If there is to be schism, it will be from the right as it always is. It will be top down and it will ultimately fail, but not before causing untold damage. Jeremy Corbyn has re-established honesty, trust, open-ness. He says what people want to hear. The influx of members and support comes from alienated voices, from socialists and the socially minded, disenfranchised by pandering to neo-liberalism and austerity. And war. Assembling and holding together a unity of that broad cohort is the primary challenge to the left in Britain.
‘Progress’ and the Blairite appeal to the ‘middle ground’, to win back votes from the Tories, is no longer a tenable strategy. Labour votes are the lost votes, not Tory votes. Alienation expresses itself in many ways – UKIP is one of them. The great and unheralded Oldham by-election result revealed that Corbyn is electable and that UKIP may have been a threat when Labour offered nothing, ‘more austerity but nicer’. When Corbyn offers an alternative, the votes come back. He looks outwards to them. By their involvement and inclusion, they will determine the outcome of votes and selections in the parliamentary party. The media and Progress are in a frenzy of fantasy bluster in fear of that reality.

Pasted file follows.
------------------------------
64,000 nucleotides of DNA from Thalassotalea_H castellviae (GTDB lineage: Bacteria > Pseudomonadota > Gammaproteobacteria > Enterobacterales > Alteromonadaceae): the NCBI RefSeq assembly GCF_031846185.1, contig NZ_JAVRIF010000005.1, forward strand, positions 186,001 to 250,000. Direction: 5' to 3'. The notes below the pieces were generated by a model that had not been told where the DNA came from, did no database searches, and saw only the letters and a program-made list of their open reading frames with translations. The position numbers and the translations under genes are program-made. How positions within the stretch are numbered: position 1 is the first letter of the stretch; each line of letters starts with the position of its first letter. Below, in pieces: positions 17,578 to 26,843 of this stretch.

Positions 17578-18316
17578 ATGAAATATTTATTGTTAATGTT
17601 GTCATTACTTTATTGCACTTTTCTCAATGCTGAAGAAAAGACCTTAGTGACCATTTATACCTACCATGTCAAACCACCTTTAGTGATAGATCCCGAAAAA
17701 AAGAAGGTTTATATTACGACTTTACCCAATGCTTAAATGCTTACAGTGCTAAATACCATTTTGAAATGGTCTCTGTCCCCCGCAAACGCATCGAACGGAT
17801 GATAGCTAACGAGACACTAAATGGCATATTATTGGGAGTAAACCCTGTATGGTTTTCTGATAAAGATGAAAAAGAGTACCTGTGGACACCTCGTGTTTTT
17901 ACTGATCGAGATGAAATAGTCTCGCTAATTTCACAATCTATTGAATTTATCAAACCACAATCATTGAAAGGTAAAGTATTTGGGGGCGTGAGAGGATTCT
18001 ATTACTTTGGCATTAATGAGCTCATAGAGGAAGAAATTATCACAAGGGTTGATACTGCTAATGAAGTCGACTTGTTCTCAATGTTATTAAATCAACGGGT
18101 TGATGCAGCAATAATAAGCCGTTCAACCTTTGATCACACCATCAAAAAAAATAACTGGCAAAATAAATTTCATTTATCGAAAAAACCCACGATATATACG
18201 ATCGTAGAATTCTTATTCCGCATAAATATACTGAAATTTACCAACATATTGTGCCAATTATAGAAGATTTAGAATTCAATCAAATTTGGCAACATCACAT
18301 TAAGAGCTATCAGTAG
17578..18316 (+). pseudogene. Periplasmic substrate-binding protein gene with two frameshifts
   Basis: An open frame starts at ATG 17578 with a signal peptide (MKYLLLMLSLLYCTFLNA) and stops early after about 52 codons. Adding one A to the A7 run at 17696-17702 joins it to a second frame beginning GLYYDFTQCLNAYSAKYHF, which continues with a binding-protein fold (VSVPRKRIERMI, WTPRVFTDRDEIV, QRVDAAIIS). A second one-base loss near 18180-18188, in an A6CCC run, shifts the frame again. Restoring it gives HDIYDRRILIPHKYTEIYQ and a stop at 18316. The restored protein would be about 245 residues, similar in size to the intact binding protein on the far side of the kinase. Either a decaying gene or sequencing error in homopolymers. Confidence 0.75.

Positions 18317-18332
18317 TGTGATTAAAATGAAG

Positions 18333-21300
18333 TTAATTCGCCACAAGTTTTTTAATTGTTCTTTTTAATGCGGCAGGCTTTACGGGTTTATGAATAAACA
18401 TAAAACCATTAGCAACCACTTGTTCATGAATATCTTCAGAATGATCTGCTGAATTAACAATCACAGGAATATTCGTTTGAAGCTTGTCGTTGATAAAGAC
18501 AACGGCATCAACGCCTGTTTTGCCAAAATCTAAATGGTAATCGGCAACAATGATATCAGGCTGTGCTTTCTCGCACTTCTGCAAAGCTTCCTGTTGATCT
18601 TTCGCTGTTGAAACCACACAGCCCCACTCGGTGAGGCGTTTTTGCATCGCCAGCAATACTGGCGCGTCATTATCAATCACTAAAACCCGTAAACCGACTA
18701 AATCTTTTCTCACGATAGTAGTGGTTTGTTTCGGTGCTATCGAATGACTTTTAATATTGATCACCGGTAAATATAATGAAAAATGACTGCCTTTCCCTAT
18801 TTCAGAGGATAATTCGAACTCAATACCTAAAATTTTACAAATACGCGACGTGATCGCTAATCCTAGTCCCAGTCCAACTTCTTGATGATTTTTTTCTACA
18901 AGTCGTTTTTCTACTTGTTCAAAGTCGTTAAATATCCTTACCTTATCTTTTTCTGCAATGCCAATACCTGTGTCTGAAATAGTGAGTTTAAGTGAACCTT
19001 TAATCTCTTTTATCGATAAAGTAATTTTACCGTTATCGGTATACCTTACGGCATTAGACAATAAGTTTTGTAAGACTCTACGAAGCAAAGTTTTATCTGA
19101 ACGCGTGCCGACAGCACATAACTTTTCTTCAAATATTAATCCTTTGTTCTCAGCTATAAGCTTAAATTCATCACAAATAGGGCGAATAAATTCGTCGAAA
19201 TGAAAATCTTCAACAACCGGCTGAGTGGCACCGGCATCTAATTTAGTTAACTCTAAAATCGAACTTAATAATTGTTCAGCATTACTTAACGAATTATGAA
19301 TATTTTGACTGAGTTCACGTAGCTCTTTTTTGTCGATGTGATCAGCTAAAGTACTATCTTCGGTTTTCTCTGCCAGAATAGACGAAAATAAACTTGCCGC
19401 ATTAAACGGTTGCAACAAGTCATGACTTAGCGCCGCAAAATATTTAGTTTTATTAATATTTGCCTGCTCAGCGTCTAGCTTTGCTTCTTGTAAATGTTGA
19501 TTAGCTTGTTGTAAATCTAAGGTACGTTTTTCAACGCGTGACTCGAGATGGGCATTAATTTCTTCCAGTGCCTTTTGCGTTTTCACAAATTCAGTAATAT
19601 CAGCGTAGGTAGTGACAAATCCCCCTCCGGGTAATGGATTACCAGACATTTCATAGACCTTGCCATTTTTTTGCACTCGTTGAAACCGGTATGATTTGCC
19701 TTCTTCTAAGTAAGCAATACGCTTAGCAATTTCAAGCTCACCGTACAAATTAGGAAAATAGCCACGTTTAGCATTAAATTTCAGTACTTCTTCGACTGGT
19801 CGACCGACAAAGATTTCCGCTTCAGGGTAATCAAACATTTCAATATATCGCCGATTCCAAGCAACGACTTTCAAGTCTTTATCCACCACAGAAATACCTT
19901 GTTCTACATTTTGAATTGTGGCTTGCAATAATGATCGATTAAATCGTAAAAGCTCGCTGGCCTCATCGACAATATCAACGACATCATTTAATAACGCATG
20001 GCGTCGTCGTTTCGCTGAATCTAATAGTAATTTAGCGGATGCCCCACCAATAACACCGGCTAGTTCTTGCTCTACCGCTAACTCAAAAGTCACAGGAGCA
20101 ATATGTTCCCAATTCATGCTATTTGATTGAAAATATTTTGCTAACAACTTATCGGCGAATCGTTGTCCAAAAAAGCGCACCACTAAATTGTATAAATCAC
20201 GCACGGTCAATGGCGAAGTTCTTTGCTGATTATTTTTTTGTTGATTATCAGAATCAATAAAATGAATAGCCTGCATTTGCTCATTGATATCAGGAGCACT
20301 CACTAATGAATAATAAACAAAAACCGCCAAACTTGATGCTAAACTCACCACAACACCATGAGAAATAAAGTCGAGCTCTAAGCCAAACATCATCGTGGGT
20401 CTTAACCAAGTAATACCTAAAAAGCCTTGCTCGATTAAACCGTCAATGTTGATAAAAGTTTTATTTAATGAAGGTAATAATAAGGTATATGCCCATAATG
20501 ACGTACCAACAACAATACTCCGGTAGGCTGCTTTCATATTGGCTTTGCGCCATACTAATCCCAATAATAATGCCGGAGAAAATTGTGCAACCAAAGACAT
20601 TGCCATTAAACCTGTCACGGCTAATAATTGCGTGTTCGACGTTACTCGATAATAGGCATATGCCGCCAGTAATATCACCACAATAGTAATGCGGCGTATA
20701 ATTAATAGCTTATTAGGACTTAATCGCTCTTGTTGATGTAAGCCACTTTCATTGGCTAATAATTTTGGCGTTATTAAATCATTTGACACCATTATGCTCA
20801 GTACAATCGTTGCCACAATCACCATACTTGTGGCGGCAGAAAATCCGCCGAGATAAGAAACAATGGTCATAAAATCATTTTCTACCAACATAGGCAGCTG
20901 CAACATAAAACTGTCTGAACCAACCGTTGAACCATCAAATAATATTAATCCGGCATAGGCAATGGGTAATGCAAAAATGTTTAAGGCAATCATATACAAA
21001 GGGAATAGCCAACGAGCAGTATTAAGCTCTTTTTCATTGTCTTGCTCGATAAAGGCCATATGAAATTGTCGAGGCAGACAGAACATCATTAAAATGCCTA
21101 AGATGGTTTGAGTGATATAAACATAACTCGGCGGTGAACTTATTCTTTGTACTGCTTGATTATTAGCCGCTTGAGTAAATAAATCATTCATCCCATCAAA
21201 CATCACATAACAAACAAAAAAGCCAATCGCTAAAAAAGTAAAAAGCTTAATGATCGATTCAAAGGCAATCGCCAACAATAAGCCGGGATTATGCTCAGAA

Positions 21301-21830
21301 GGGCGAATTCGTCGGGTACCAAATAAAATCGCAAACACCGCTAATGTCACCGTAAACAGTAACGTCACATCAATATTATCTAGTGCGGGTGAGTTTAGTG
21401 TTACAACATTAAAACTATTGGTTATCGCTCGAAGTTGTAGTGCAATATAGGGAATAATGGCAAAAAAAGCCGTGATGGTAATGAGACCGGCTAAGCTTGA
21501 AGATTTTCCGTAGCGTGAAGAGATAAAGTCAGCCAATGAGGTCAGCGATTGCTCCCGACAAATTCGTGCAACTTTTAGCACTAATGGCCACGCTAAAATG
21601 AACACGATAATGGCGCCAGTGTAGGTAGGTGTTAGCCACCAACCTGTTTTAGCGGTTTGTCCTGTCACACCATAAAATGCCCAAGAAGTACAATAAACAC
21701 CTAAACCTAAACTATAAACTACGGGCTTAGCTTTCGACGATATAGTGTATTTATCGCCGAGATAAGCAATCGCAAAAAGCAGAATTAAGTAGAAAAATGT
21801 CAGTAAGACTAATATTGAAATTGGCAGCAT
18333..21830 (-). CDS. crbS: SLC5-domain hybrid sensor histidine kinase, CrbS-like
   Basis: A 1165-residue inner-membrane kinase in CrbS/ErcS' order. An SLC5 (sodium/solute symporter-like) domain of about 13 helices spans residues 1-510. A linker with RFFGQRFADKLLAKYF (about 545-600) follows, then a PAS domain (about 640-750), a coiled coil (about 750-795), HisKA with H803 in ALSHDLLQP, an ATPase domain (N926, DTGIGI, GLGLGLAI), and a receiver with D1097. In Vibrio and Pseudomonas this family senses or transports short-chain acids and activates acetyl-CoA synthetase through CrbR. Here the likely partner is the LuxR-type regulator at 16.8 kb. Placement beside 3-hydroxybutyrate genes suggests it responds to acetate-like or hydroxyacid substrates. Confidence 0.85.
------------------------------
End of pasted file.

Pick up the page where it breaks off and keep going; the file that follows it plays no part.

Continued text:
And so to Momentum.
Already subject to a torrent of criticism from the Labour right and the media, even before the infant grouping has taken shape, pressure builds to ‘close Momentum down’. In the best traditions of the British left, we discuss who to exclude, a theme reflected in Tom Watson’s warning against entryism and damage to the party, and in well orchestrated calls for Corbyn to withdraw from Stop the War. The real debate is how to engage with and unify all that support outside and coming to the party.